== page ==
According to Mr. Ghildiyal the entire 16 km stretch from Gaurikund to the Kedarnath shrine has been divided into eight sectors as part of the ban implementation strategy. Each sector will be monitored by one sector magistrate who will be the district level officers deployed by the DM. These eight sector magistrates will be provided with ‘challan’ book and will authorised to impose fines of upto Rs. 5000 on the visitors and shopkeepers violating the ban on single-use plastic items.
The DM has also deployed police constables and home guards (auxiliary police force that provides supplementary services to the police during emergency situations) at the starting point of the journey at Gaurikund. The deployed personnel will be checking the luggage of the pilgrims for plastic items and also the shops on the ‘yatra’ stretch.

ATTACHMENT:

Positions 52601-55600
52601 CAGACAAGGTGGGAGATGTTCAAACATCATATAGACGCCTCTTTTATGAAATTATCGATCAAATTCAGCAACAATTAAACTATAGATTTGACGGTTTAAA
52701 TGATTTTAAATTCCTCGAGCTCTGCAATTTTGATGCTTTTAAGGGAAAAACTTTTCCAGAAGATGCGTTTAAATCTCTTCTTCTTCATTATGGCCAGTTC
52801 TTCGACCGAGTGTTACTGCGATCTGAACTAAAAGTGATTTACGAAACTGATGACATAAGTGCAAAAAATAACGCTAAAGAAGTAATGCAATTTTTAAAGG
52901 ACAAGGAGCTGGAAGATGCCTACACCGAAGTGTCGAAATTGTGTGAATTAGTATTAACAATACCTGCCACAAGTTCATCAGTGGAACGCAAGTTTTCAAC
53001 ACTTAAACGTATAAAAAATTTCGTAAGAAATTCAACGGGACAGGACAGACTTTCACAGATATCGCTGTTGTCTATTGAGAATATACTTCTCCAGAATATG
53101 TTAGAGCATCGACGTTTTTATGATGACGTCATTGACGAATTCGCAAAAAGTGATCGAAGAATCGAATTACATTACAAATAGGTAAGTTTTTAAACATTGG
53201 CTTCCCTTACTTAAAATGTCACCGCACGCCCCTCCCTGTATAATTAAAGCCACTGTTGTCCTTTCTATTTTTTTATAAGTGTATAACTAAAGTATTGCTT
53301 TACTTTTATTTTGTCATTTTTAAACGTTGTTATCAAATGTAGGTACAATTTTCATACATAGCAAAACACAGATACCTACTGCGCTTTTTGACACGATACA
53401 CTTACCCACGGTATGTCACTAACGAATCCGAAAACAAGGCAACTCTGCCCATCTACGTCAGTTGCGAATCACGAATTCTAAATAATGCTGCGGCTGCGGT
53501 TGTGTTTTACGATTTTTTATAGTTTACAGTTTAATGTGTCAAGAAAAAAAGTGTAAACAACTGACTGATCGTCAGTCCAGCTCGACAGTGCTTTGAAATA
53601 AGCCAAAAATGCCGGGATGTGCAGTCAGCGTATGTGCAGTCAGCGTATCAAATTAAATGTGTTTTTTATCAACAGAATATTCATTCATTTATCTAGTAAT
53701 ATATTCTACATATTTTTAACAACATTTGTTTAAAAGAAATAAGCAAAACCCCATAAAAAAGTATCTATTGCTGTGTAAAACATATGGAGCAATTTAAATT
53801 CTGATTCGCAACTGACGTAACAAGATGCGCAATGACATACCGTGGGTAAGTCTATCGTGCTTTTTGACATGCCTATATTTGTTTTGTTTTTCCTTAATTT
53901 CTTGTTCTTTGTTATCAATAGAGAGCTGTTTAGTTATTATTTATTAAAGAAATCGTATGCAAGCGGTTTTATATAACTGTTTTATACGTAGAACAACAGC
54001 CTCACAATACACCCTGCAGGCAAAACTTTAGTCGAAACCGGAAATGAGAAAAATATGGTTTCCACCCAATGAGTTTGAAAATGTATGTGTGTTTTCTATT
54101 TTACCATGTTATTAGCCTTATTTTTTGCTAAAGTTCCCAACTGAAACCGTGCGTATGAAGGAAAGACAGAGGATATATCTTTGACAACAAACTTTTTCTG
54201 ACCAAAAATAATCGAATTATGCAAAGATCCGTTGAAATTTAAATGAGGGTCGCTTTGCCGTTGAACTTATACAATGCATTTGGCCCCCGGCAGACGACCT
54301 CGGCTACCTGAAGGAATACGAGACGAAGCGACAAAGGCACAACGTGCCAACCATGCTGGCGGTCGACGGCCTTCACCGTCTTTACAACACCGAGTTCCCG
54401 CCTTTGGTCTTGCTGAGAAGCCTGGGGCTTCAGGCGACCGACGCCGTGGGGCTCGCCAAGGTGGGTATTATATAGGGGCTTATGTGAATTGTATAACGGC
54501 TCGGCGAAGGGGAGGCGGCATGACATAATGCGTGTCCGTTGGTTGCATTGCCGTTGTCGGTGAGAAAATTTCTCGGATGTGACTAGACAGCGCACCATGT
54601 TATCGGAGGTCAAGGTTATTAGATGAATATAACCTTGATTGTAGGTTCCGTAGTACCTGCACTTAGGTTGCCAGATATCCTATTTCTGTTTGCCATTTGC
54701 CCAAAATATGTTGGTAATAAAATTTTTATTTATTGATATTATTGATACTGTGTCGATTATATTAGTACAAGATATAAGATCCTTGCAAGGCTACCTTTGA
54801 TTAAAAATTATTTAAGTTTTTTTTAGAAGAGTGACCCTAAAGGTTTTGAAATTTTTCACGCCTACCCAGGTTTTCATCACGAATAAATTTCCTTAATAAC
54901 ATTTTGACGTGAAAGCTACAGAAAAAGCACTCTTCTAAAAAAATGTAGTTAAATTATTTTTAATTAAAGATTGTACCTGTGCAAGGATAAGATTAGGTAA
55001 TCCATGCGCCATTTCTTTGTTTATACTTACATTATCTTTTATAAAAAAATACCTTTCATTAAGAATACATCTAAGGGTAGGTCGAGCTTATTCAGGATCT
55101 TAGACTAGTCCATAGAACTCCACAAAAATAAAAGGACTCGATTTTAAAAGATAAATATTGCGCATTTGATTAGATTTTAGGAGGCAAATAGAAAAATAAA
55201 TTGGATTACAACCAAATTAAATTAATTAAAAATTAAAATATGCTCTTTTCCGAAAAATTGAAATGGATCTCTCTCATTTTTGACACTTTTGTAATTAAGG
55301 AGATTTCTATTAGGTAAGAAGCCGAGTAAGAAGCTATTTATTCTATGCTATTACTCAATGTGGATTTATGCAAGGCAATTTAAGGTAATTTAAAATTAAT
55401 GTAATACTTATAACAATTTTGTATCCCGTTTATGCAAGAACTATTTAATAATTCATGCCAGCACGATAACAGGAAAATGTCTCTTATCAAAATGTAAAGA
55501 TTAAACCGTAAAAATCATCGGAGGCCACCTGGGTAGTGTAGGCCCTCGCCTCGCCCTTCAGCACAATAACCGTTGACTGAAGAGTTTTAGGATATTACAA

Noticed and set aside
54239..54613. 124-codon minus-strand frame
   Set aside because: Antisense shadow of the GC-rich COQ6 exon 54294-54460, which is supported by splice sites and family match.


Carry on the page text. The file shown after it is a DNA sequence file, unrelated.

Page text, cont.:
Apart from the personnel from the district administration and police, 200 volunteers from Sulabh International will be keeping a check on the use of disposable raincoats, plastic bags, and single-use plastic items during the yatra for all five and a half months.
Other Green Efforts To Make The Kedratnath Yatra 2019 Plastic Free
While there will be a strict ban on the use of single-use plastic items, Mr. Ghildiyal said that the district administration is also trying to curb the use of items packed in plastic like snacks. Mr. Ghildiyal said,